Governments depend on base geographic information that describes the Earth's surface and locates features. They use this information for economic and community development, land and natural resource management, delivery of health services, and ensuring public safety. It is also the foundation for studying and solving geographically based problems. Geographic information underpins an increasingly large part of the Nation's economy. It is an important part of our national infrastructure in the same way that the Interstate Highway System is an essential element of our transportation network.
Federal, State, and local response and management personnel must have current, reliable, and easily accessible geographic information and maps to prepare for, respond to, or recover from emergency situations. In life-threatening events, such as earthquakes, floods, or wildland fires, geographic information is essential for locating critical infrastructure and carrying out evacuation and rescue operations.
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The U.S. Geological Survey (USGS) is working with its partners to develop The National Map to ensure that current, accurate, and complete base geographic information is available for the Nation. The National Map is designed as a network of digital databases that will provide a consistent geographic data framework for the country. This base geographic information will be the foundation for integrating, sharing, and using USGS earthquake epicenter and magnitude reports, streamflow monitoring data, and so on. The National Map will enable other government agencies, private industry, and the public to link and share additional data that provide even more information.
The USGS is promoting partnerships to ensure that base map data are up to date, readily available, and shareable among local, State, and national users. These efforts with State and local governments will help standardize the data by reducing data inconsistencies between neighboring jurisdictions and will help fill in the gaps for those places where data are lacking.
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Hurricanes, wildfires, floods, earthquakes, and other natural events affect the Nation's economy, infrastructure, property, and lives. In addition to its mapping activities, the USGS provides critical, up-to-the-minute (realtime) information. In cooperation with organizations across the country, the USGS gathers and disseminates real-time hazard data to relief workers, conducts long-term monitoring and forecasting to help minimize the impacts of future events, and evaluates conditions in the aftermath of disasters.
The National Map makes accessible the base geographic data layers needed in planning and responding to disasters. In a flood situation, for example, the integration of feature attribute data from the hydrography data layer with realtime stream gage data allows scientists to predict the timing and magnitude of downstream flooding in support of emergency operations.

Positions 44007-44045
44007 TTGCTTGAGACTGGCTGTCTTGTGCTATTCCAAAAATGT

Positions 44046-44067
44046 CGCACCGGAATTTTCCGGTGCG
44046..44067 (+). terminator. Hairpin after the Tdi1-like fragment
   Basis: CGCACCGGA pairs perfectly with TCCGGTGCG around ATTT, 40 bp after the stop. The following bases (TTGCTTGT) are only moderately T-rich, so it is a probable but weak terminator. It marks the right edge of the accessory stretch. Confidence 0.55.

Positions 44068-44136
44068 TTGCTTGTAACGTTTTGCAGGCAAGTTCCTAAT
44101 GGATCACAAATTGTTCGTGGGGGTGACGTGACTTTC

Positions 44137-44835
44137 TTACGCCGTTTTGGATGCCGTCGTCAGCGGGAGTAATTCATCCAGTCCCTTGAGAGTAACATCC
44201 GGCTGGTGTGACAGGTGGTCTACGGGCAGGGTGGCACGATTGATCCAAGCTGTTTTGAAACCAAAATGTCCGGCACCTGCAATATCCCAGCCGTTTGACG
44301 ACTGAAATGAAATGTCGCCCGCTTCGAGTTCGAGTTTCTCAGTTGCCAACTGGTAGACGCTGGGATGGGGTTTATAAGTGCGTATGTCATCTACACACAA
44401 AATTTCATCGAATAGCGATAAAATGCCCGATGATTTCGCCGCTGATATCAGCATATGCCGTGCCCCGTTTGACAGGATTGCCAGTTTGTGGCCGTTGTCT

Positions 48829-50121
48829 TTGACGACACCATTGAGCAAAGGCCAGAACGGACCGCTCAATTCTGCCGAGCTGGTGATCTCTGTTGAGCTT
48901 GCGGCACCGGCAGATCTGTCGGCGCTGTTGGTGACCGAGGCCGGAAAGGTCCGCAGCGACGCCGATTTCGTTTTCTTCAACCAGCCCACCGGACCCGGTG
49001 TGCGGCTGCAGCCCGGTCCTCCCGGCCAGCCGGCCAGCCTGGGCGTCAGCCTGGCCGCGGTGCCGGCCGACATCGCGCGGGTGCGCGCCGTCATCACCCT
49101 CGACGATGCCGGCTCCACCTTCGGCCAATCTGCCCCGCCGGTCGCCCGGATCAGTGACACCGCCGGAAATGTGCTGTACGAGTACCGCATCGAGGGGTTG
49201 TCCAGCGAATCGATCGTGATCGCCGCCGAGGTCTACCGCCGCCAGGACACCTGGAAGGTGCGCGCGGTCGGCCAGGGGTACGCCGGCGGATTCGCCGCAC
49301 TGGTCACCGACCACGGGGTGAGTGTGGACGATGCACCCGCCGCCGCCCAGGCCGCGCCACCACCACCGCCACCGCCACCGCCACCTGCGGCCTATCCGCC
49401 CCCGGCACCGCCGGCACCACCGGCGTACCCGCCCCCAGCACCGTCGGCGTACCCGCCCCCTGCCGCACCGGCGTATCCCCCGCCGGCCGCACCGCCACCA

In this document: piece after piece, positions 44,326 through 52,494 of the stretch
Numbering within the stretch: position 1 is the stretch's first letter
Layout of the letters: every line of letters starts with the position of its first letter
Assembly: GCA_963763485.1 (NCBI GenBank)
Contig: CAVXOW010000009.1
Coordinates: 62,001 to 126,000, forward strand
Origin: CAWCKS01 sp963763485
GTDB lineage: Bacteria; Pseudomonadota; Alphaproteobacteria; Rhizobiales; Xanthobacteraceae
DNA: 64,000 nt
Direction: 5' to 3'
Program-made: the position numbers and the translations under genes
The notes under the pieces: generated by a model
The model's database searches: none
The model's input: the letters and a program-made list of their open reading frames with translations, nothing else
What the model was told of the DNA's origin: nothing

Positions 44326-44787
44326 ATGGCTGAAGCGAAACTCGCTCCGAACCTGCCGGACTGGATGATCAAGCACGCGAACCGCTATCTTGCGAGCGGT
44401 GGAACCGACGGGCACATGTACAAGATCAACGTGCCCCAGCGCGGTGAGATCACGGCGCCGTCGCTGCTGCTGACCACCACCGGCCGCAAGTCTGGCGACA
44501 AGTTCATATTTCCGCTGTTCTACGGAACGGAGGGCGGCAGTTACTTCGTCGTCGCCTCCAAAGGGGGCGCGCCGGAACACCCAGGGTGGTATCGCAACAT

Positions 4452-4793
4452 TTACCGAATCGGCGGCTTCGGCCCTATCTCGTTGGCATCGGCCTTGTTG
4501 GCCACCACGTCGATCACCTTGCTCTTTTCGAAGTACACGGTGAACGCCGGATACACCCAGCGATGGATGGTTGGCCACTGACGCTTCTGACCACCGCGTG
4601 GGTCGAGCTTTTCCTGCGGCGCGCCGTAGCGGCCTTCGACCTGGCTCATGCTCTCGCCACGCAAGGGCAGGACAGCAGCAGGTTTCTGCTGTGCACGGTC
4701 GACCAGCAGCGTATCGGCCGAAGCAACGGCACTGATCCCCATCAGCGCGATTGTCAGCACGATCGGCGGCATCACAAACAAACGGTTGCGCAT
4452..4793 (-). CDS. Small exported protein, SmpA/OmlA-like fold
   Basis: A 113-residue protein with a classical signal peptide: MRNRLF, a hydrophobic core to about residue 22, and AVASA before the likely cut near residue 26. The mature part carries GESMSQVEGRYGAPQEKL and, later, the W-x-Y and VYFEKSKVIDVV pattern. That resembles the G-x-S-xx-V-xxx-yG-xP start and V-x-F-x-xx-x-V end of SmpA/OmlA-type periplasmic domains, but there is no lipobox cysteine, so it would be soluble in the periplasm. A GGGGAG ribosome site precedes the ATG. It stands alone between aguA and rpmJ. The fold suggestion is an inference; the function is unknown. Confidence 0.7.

For wildland fires, the integrated elevation, transportation, land cover, and water feature data from The National Map are used by emergency operations specialists to plan the distribution of fire-fighting equipment and personnel and are combined with other data, such as wind direction, speed, and relative humidity, to model and predict the behavior of a fire.
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The events of September 11, 2001, have emphasized that complete and up-to-date geographic information and maps must be immediately available. Most people either live or work in the metropolitan areas of the United States. These cities are also State capitals or major centers for banking, health care, industry, transportation, and special activities, including major conventions and sporting events. Many heavily populated areas are subject to natural disasters because they are located on earthquake faults, on rivers, and on ocean coasts. These areas are also vulnerable to human-induced disasters.
The USGS is focusing efforts to implement The National Map so that up-to-date base geographic information is available and easily accessible on the Web for the Nation's urban areas.
The USGS is working with Federal, State, and local agencies to identify critical map information needed to respond effectively to disasters of all types. Some of these needs include the following:
Current, high-resolution map data and information, including true-color imagery
Additional information about critical infrastructure, such as power and water utilities
Identification of places that could close access or evacuation routes
Information linked to mapped features, such as details about the capabilities of hospitals
Availability of information through the World Wide Web in a form that can be used for computer analysis and mapping
The National Map will provide detailed color imagery, elevation data, and delineations of transportation and hydrography networks, geographic names, structures, boundaries of jurisdictions, and other essential infrastructure for the urban areas.
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More information about The National Map is available at nationalmap.gov.
For information on other USGS products and services, call 1-888-ASK-USGS or visit the general interest publications Web site on mapping, geography, and related topics at erg.usgs.gov/isb/pubs/pubslists/. For additional information, visit the ask.usgs.gov Web site or the USGS home page at www.usgs.gov.
This document has undergone official review and approval for publications established by the National Mapping Discipline, U.S. Geological Survey. Some figures have been modified or added to improve the scientific visualization of information.
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